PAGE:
Razel Suansing/Contributing Photographer
With New Haven public schools continuing to operate through remote education during the first 10 weeks of the fall semester, the Board of Education approved the opening of in-person health and dental clinics at local schools during the body’s Monday night meeting.
With seven votes in favor and one abstention, the board approved a motion to open 16 school-based clinics across New Haven. Sue Peters, New Haven Public Schools’ director of school health centers and dental clinics, sent a request to the board for clinics to see students in person during remote learning. The clinics’ services will operate on an appointment-only basis and will provide immunizations and preventative dental care. The board did not vote on an opening date for the clinics. At the meeting, Peters told the board about several reasons for the clinics to reopen, including their capacity to offer in-person care that telehealth cannot provide, annual student physical examinations and increased access to vaccinations among New Haven youth.
“Since the start of the pandemic, our health staff has been continuously seeing student caseloads through telehealth. This has proven extremely beneficial to our students and families who experienced stress during the shutdown and weren’t able to seek preventive care from many community-based agencies,” Peters said. “Telehealth is good for some things but many of our families still have problems accessing telehealth or don’t have the capability to access it.”
School health officials have expressed concern that the number of students using the district’s regularly offered health services has decreased during the pandemic. They have suggested that in-person clinics could help renew this access.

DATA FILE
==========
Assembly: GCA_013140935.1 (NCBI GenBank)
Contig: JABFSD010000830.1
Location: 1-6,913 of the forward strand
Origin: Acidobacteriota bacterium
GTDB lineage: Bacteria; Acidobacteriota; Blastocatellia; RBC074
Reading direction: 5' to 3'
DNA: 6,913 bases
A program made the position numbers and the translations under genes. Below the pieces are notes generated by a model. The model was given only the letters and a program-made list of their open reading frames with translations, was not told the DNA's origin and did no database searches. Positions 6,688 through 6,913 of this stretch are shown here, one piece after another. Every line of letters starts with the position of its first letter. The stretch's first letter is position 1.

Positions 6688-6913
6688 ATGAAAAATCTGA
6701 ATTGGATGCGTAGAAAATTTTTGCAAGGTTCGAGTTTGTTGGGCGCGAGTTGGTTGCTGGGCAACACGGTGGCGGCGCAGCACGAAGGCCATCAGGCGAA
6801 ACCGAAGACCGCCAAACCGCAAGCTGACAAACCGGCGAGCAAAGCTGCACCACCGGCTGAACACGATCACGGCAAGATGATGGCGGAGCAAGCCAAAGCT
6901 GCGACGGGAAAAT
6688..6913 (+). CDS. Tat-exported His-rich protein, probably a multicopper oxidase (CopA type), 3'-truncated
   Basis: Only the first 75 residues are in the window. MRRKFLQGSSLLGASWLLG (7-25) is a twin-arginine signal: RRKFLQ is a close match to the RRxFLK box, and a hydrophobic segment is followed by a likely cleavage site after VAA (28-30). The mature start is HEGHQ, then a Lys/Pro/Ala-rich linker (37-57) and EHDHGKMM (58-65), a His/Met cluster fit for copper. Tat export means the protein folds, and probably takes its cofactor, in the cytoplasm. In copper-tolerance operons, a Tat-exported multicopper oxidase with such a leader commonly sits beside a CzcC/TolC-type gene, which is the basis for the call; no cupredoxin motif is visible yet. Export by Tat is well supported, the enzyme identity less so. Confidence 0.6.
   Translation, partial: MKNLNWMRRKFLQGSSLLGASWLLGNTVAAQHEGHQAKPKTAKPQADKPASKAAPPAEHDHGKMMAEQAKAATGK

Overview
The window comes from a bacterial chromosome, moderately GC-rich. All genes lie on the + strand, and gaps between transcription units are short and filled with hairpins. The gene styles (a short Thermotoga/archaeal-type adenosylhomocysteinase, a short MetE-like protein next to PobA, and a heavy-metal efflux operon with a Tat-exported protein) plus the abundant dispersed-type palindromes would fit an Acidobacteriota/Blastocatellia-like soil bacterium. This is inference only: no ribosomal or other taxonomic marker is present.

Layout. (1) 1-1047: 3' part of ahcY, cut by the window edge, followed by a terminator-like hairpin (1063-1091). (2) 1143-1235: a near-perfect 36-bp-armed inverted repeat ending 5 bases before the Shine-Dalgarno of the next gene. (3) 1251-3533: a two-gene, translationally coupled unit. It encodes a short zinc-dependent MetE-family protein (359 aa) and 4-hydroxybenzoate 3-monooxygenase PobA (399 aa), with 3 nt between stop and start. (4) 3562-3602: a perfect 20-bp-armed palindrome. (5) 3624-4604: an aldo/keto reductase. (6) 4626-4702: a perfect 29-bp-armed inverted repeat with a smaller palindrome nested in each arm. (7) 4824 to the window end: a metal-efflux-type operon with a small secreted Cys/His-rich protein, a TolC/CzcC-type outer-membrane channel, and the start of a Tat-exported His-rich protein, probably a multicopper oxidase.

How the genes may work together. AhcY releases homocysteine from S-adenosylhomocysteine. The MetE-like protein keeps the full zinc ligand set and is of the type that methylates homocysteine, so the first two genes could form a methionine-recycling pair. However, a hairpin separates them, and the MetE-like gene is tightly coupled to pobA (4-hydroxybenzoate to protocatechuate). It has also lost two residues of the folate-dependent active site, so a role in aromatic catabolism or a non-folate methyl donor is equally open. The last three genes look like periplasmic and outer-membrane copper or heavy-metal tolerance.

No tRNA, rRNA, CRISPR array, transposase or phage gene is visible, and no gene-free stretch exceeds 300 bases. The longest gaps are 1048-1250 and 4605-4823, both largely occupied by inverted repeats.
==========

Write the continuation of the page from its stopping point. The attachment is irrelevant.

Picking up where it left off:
According to Peters, the limited care options available through telehealth merit the clinic openings. Without the clinics, the district finds it more difficult to provide immunizations and physical exams required for student enrollment. Peters said these requirements are necessary to reduce the risk to the school community from disease outbreaks.
While the district would usually begin to provide students with physical health examinations in September, it hopes to begin as soon as it can. Peters told the board that the district is confident that increasing access to physical health examinations better guarantees that returning students will be in good health if they return to in-person classes in the coming months.
Peters suggests that local neglect of immunization procedure — particularly with respect to the flu shot — could exacerbate the existing public health crisis. According to a New Haven Department of Public Health report, the sharp decline in local outpatient visits to pediatricians and the decrease in administered immunization doses suggest that New Haven youth are more vulnerable to vaccine-preventable diseases. Peters said that the district hopes its clinics will reduce the risk of respiratory illnesses during the upcoming influenza season.
The Center for Disease Control and the DPH have recommended that Americans get the flu shot before winter, as its peak usually occurs in this season, coinciding with the pandemic.
Community health partners — including the Yale New Haven Hospital, Fair Haven Community Health Center and Cornell Scott-Hill Health Center — have worked with the board since early August to plan the clinic reopenings. To ensure the safety of these clinics during the pandemic, Peters said the district worked to ensure the implementation of social distancing protocols. This has included rearranging waiting rooms to have lower capacity, providing personal protective equipment for all health providers and creating sparsely scheduled appointment times.
BOE member Darnell Goldson told his colleagues he approved of the safety protocols.
“I’m impressed that they are only letting in one client at a time, and there are 15-minute breaks between each student as they will be cleaning and disinfecting,” Goldson said.
BOE Member Dr. Tamiko Jackson-McArthur supported opening these clinics, noting their impact on her constituency.
“I know my people use these clinics, and they are lifelines,” Jackson-McArthur said.
The Board of Education voted to suspend in-person class for the first 10 weeks of school on Aug. 18, 2020.
Razel Suansing | firstname.lastname@example.org
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